Embattled Republican Governor Scott Walker survived his Wisconsin recall election on Tuesday, defeating Democratic challenger Tom Barrett.
What was shocking was how dominating Walker’s win was.
The race was widely expected to be tight — most media outlets and analysts repeatedly used “too close to call” when referring to the vote, even after polls had closed and results came pouring in.
But Walker beat his challenger by almost 20% of the vote. With only 30% of polls reporting an hour after state-wide polls had closed, Walker was declared the projected winner.
Walker and Lt. Governor Rebecca Kleefisch will retain their posts in Wisconsin.
The basis for the recall was anti-collective bargaining (aka anti-union) legislation that Walker helped pass in early 2011. Anger over Walker and his hyper-conservative, Tea Party agenda began building almost as soon as he took office in January 2011. Just a month into his term, Walker proposed to effectively end collective bargaining (union) rights for most state workers, setting off a fire storm of protests. The recall idea emerged soon thereafter.
Barrett – the mayor of Milwaukee — entered into the race. Walker had originally defeated Barrett in the 2010 governor election.
In the lead up to the election, polls had said that Walker was in the lead, but only by a slim margin. As polls in the state closed at 8 p.m., the New York Times reported a dead-even race, hinting that the results process could go deep into the night.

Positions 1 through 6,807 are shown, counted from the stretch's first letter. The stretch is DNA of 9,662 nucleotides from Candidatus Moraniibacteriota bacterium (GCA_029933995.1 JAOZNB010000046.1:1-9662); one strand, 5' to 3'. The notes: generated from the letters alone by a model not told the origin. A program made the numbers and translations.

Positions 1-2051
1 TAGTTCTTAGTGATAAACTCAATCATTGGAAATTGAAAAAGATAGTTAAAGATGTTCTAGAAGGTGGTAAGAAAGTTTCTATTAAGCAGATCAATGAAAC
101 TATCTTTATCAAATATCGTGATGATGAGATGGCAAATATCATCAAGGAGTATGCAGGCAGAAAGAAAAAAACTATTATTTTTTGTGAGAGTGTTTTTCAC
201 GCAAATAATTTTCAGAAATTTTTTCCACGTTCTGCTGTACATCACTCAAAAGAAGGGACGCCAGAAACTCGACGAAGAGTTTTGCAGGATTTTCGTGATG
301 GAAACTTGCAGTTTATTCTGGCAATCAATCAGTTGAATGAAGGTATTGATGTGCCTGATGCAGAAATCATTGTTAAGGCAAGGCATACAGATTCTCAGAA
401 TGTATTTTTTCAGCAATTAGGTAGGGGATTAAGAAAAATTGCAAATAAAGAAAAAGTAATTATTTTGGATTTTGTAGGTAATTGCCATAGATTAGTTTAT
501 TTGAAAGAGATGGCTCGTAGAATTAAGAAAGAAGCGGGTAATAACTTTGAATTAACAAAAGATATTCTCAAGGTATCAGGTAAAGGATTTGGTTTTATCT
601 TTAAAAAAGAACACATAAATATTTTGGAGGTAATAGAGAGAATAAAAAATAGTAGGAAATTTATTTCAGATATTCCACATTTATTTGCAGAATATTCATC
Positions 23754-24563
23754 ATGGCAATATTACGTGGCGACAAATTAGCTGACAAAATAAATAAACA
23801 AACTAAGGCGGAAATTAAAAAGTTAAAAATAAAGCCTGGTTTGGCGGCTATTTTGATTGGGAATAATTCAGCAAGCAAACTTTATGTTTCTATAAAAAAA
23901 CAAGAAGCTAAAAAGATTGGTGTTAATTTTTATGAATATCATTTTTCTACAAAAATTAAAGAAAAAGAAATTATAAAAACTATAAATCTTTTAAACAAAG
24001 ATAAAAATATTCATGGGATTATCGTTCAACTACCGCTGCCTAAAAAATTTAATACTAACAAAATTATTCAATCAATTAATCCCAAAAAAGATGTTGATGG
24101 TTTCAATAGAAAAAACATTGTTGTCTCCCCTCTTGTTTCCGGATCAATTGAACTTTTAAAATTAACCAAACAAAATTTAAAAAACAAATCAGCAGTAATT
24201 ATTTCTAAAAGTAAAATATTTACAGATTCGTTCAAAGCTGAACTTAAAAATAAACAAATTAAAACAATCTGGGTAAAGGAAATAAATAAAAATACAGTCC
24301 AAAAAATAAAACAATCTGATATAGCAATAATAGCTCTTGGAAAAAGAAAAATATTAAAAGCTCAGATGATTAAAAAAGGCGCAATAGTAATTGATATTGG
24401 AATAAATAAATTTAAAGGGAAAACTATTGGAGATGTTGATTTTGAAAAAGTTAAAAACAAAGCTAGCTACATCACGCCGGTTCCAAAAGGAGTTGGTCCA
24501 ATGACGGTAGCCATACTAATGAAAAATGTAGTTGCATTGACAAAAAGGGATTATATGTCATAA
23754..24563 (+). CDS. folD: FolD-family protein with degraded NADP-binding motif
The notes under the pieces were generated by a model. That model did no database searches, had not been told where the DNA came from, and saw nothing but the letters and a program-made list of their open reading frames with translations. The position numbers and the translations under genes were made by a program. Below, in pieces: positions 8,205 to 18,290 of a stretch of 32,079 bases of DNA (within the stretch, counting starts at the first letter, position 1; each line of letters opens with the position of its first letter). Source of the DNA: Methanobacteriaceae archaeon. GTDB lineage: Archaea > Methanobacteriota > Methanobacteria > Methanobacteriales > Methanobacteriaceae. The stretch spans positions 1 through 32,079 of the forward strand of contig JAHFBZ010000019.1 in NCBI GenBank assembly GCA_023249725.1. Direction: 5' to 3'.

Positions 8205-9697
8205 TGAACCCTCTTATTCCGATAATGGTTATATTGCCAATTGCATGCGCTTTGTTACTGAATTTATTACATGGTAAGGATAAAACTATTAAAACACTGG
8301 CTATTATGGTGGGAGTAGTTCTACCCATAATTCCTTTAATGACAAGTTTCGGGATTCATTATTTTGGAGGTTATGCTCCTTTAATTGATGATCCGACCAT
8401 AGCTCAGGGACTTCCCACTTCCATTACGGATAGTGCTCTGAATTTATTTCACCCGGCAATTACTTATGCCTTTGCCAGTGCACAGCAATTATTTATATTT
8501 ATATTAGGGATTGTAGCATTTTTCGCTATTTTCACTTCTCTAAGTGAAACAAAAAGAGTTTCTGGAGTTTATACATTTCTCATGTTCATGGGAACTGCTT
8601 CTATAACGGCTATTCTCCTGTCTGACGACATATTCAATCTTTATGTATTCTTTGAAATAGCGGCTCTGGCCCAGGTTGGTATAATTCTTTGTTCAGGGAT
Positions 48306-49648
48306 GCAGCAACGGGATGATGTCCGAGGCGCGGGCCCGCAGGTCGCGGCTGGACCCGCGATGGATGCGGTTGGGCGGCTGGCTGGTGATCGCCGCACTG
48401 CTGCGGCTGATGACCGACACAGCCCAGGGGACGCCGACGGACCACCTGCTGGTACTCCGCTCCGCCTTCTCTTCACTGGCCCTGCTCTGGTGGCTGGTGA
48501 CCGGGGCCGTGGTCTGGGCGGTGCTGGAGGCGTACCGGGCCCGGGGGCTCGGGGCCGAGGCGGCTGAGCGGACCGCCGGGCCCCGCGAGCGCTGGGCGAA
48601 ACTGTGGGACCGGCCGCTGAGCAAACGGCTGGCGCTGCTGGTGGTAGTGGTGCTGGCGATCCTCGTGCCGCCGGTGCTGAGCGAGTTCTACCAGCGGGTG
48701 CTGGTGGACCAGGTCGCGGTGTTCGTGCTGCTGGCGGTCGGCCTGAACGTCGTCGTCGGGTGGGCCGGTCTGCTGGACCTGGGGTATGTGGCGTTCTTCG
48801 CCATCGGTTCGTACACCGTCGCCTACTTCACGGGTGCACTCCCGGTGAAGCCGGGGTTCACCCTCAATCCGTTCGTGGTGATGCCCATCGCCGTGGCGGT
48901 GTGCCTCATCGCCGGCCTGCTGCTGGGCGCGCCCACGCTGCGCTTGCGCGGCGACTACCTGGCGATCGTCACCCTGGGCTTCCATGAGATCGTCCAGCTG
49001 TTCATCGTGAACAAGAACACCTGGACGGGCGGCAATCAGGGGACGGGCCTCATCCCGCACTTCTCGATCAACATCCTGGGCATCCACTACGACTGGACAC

But Walker surged early, and with just 12% of polls reporting had already taken a 60% to 39% lead.
Barrett won the state capital Madison ... but the Milwaukee mayor lost his own city to Walker.
Exit polls show that nearly 9 out of 10 voters already had their minds made up by May 1. The massive surge of cash and campaigning by both Barrett and Walker likely made little difference.
Turnout was massive. A Madison city clerk had told a Wisconsin radio host that turnout for the area is expected at over 100%, up to 119%.
Democrats and organized labor had spent millions to oust Walker, but found themselves hopelessly outspent by Republicans from across the country who donated record-setting sums to Walker. The race was the costliest in state history. More than $66 million was spent on the race as of May 21.
Republicans, of course, hope the victory carries over into the November general election between Mitt Romney and President Barack Obama.
So what was all the fuss about? Walker had tried to neutralize the ability of state unions and their collective bargaining strategies. Collective bargaining is a process of negotiations between employers and a group of employees aimed at reaching agreements that regulate working conditions. In politics, a conservative stance views the collective bargaining tactics of state unions (i.e. police, health care, state employees) as counter to free market principles. These collective bargaining tactics cheat taxpayers, the conservative thought goes, as they artificially inflate salaries and prices, which citizens then unjustly pay for.
Political unions contend that they exist to protect workers' writers. Wealthy "bosses" can no longer manipulate citizens or their salaries.